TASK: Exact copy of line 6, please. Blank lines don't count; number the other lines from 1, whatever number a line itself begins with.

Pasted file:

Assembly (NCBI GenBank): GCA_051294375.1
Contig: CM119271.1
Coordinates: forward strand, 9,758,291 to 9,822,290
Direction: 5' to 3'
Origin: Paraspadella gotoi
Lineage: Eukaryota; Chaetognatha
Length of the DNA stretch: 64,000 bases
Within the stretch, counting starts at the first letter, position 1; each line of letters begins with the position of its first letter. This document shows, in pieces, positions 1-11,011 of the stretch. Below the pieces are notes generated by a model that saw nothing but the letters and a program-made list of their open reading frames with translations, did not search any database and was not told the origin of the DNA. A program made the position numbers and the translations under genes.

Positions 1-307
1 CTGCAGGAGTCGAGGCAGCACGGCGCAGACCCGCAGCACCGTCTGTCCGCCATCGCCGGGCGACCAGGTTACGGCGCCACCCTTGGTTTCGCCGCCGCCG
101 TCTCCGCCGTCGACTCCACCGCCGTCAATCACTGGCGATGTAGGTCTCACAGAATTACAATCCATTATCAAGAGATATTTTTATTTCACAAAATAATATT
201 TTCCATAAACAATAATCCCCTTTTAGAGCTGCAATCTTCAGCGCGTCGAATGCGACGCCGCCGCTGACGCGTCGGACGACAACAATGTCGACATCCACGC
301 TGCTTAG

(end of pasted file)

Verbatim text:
Lineage: Eukaryota; Chaetognatha